INDIAN FTR1200 SPORT - UK RIDE REPORT
By GARETH CHARLTON - 18 Sep 23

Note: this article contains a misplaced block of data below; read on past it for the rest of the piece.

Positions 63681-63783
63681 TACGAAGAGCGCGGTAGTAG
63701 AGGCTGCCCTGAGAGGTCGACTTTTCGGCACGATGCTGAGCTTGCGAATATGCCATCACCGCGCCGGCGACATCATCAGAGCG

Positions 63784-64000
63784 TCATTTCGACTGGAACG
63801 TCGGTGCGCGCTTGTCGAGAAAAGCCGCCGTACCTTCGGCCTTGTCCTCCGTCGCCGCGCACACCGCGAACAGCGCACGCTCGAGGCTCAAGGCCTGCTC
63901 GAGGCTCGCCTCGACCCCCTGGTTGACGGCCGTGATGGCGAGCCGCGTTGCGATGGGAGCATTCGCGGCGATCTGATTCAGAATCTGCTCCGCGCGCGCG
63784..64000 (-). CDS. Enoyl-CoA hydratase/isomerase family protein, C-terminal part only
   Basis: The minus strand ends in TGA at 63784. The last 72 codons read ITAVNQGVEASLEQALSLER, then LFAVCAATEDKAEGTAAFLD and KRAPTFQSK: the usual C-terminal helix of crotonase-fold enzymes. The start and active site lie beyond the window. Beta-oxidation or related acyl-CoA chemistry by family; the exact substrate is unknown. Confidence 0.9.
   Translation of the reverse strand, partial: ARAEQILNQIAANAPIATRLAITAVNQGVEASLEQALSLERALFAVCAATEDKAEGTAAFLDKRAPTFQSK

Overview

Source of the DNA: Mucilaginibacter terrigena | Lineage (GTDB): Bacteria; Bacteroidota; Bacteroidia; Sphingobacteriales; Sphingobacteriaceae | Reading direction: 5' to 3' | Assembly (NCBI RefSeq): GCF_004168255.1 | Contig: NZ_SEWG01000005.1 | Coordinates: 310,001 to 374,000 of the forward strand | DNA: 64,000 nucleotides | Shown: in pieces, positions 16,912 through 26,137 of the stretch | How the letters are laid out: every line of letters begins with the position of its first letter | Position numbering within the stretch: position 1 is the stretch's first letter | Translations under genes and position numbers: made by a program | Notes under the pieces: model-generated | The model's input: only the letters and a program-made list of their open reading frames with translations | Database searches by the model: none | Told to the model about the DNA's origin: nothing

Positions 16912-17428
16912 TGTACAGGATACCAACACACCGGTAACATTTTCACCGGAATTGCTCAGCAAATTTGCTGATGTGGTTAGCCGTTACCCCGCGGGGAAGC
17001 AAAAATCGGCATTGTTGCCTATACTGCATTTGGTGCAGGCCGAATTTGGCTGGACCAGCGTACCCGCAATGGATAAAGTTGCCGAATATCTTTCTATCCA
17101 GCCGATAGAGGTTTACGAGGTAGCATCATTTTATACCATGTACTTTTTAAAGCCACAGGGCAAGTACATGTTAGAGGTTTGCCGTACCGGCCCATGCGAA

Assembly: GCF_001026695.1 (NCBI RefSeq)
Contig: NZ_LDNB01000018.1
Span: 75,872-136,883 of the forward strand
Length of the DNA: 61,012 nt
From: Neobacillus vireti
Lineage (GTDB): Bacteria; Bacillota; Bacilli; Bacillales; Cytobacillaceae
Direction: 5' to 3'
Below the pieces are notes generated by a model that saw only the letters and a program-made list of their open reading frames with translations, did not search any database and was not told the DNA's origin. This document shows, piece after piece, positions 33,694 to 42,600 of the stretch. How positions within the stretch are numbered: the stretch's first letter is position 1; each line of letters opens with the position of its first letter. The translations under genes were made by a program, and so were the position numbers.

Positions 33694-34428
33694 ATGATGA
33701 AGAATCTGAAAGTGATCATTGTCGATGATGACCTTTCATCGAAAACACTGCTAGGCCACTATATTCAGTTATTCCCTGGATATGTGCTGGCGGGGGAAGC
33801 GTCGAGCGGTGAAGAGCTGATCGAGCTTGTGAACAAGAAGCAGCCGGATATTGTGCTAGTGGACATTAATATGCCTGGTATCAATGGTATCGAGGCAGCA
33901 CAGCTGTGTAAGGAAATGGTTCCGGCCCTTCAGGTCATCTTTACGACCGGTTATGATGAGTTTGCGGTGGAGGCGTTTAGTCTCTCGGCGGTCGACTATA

“Can I take it for a spin?” I knew it was futile to beg a go on Tokyo Connection, the blockbuster FTR custom build by Sideburn x Cheetah x Indian Motorcycle unveiled at the 2023 Bike Shed Moto Show, but damn I’m glad I did. Of course, hell no was the instant and inevitable answer, but crucially, there was a but. “Hell no. But would you like to borrow a stock one?” Hell yes. Fast forward a month or so and an Indian monikered truck delivered two machines to Bike Shed Shoreditch. For display, Tokyo Connection, every bit as stunning as remembered from the Show, and to ride, a box fresh FTR1200 Sport. To ensure there was no misunderstanding on my part, they only left one key.The Sport is the most recent iteration of the FTR breed, replacing the outgoing S model in the now 5 model line-up. Gone is the Flat Track inspired 19’ front of the 2019 original in favour of street oriented 17’s fore and aft. The Rally and limited “Championship Edition” variants still sport the original 18/19 set-up, but the standard, Sport and R Carbon models all opt for the 17’s. Other updates include a round touchscreen TFT dash (on all but the base model) from which to navigate the host of rider and navigation aids that joined the package in 2021.Still with me? The meat and potatoes, or rather burger and fries of the all-American FTR remain the same regardless of year or model. A sinuous trellis frame and elegant tubular swingarm suspend the hulking 1200 v-twin motor liberated from the Scout production line. That motor is the heart and soul of the riding experience. On its transition from Scout to FTR it wrangled as many additional horses it could find and crammed them within its cases. It still sports the weightiness and low down thump expected of a cruiser, casually pulling lofty gears, but get more eager with the throttle and said horses bray their approval.The given name of Sport provides a none too subtle nudge to give this machine some extra beans. When you do so, the front remains incredibly stable with lashings of grip laid on from those sticky 17’ tyres, something which was reported to be less of a given with the original 18/19 tyre combo. My longest day in the saddle was spent travelling to and from an afternoon of Enduro riding, via as many twisting B-roads as I could factor in, the FTR was in its element. Comfort, although far from this machines most targeted accolade, was surprisingly decent on the outward leg, but on the punishing return journey, my shoddy, forest-beaten body would have struggled to find comfort in a limousine… A fuel stop on both legs revealed the diminutive tank size, perhaps not helped by my over caution of the slightly awkward filling neck, but you quickly figure the knack.So a willing companion to a blast through the twisties, with an inherent ability to relax to a cruise, a compelling combination. I often find when riding a machine with the purpose of writing my opinion of it, my mind wanders to comparable machines. What’s it most like? What might a potential owner consider instead? Whilst there is a sizeable cohort of awesome naked motorcycles out there, none seem to be taking aim at quite the same target as the Indian FTR. Unmistakably American, big power from a classic motor allied to sharp dynamic intent, with a retro aesthetic leaning on the company's motorsport heritage...As I carved through rush hour traffic (a habitat in which the FTR excels) pondering what machinery I would recruit into an FTR group test, I found myself stopped at lights beside a modern day Mustang. Not the randomly monikered EV, but a proper, petrol-swilling V8 fastback. In white, with red stripes. Unmistakably American, big power from a classic engine allied to sharp dynamic intent, with a retro aesthetic leaning on the company's motorsport heritage...It may have been our paired liveries, or the knowing nod of the driver side-eyeing the FTR, but it felt like I had stumbled on a machine (albeit with a few too many wheels) aiming at the very same target. His engine roared me back to attention just in time for the red light to extinguish and for me to give my new buddy an excellent view of the FTR’s splendidly proportioned rear-end…From that point forward I couldn’t shake the idea of the FTR as a bruising American Muscle Car, reincarnated with my preferred number of rotating black bits. A Barracuda, a Challenger, hell the original Mustang even shared its engine with a pre-existing Sedan... This preoccupation with the all-American four-wheeled icon even seeped into my riding style, revelling in the burbling cruise, but seeking every opportunity to light ‘em up. Having an absolute ball...Sadly, that aforementioned Indian van soon found its way back to the Shed to collect my new American friend. And so with my red, white and blue tinted glasses removed and my sensible thinking cap on I returned to my recurring line of thought. What are the FTR’s rivals? From Europe the 1200 Speed Twin or BMW RnineT? Perhaps a Monster? Looking East, the Z900 or Katana? All feel of a different persuasion to the FTR and serve to highlight the sad and quiet death of the once mighty muscle bike class.No, the FTR is doing it’s own thing, in it’s own way, in a class of one. And to me, that is a damn good thing. If your heart aligns with the FTR's target, then the boisterous riding experience, design and engineering details, combined with the overriding feeling of owning something that bit special, will certainly hit the bullseye.